Stocks rose on a broad front Thursday, with almost all sectors participating, following easing from the European Central Bank.
The Dow Jones Industrial Average and the S&P 500 hit record intraday and closing highs. And the S&P had all 10 of its sectors advance, led by the industrial stocks. But the big winners were the small-cap stocks, and the Russell 2000 jumped 2%, breaking a logjam that has plagued the index for weeks.
The rally was the product of actions by the ECB to help the eurozone’s recovery. It cut its main lending rate, introduced a negative deposit rate and said that it was prepared to do more if needed. These measures followed stimulative policies from the Bank of Japan. The market was buoyed and broke higher, following comments from fund manager David Tepper who said that his chief concerns have been “alleviated by today’s ECB action.” Previously, Tepper had been very cautious.
In the U.S., initial jobless benefits increased by 8,000 to 312,000 (310,000 expected).
At the close, the Dow Jones Industrial Average rose 99 points to 16,836, the S&P 500 gained 13 points to finish at 1940, and the Nasdaq jumped 45 points to 4,296. The NYSE traded total volume of 3.1 billion shares, and the Nasdaq crossed 1.9 billion. On the Big Board advancers outpaced decliners by 3.5 to 1, and on the Nasdaq, advancers were ahead by 3.6 to 1.
Mr. Market finally gave the technical push that we’ve been waiting for.
The DJIA convincingly broke from a six-month cup-and-handle formation (very bullish pattern) by advancing almost 100 points and closing just shy of its intraday high. The target for the breakout can be calculated by subtracting the closing low of 15,373 from the resistance line at 16,576 = 1,203, added to 16,576 = 17,779.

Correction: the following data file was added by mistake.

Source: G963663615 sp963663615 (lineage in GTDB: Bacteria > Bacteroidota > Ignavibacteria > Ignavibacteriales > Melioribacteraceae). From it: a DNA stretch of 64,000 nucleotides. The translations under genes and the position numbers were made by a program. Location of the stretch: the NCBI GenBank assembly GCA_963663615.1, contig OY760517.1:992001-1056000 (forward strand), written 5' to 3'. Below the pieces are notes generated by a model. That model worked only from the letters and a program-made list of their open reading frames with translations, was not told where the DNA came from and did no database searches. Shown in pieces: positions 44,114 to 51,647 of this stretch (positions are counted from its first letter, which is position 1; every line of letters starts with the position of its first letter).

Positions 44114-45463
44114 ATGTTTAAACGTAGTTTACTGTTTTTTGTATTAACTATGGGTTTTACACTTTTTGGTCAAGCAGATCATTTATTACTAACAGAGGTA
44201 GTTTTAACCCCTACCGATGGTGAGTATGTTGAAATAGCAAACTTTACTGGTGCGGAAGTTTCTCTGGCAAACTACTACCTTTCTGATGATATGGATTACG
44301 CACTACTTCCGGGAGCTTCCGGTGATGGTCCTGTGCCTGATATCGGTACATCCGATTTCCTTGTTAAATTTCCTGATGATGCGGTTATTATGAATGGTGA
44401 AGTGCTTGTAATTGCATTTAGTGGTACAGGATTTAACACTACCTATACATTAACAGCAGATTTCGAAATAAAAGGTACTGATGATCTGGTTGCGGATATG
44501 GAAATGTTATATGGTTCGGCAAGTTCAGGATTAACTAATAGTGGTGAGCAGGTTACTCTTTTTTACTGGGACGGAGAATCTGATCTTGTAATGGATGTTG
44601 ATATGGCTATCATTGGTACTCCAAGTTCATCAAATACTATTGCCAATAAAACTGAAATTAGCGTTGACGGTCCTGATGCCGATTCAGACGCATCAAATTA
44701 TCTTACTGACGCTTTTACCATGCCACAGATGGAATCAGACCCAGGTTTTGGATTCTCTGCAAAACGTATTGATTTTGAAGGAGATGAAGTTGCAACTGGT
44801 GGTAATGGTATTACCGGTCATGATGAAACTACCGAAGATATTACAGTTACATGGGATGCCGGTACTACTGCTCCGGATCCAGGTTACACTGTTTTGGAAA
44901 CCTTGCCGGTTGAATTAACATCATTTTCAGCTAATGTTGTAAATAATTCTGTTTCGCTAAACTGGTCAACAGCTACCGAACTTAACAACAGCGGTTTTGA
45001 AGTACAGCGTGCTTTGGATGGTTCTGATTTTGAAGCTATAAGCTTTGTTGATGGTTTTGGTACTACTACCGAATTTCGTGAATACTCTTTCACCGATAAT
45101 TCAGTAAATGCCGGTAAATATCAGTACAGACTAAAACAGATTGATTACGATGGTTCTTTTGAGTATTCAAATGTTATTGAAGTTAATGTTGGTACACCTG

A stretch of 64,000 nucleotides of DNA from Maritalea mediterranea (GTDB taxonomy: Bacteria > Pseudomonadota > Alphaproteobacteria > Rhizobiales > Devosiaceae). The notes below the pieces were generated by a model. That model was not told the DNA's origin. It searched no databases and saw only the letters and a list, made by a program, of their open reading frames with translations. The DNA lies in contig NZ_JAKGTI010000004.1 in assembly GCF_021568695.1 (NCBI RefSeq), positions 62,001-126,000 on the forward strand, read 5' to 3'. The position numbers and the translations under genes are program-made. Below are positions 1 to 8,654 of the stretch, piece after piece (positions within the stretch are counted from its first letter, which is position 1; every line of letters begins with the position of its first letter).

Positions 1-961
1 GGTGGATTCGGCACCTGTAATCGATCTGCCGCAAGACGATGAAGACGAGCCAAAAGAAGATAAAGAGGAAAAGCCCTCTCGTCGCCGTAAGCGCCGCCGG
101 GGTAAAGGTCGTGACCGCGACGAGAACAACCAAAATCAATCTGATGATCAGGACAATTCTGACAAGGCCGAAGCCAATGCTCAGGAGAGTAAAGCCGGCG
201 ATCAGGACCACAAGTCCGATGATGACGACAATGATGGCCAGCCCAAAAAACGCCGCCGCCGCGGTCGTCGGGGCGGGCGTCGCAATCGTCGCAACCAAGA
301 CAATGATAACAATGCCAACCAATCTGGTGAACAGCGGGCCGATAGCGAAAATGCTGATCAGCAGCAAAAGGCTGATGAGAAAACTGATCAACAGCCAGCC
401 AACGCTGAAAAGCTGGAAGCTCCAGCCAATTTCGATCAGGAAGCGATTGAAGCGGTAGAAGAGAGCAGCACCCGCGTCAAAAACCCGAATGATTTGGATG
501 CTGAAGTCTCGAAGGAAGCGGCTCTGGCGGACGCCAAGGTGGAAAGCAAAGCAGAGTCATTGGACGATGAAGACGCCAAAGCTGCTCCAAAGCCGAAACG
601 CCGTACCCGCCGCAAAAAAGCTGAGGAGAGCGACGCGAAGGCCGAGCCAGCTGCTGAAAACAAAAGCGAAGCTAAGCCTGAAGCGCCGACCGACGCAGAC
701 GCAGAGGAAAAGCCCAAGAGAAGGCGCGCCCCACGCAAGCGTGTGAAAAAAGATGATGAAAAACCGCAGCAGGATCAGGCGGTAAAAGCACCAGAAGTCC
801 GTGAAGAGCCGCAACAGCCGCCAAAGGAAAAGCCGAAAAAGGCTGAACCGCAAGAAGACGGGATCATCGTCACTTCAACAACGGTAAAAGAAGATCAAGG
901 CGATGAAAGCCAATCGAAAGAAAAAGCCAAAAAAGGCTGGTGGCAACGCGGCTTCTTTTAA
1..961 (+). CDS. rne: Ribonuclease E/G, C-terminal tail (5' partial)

The small- and midcap stocks finally broke from the narrow range that has held them captive since mid-April. The 22-point breakout by the Russell 2000 (small caps) created the right leg of a bullish “V” formation. Barring any unusually bearish news, the small caps should have little resistance until reaching the late-January closing high at 1,181.
Strong across-the-board buying with a lack of sellers propelled the major big-cap indices to new closing highs. But the most significant rally took place in the small- and midcap stocks, which until yesterday were mired in a tight band of resistance. The result of their breakout is the first step in solving the “bifurcation” problem that has stymied the forward progress of the Dow Industrials and the S&P 500. The “big caps” have been making new highs, but at a snail’s pace.
With major money managers, like Tepper, finally convinced that the bull market is resuming, we should expect higher volume, broader breadth and higher prices from stocks throughout the summer.
Today’s Trading Landscape
To see a list of the companies reporting earnings today, click here.
For a list of this week’s economic reports due out, click here.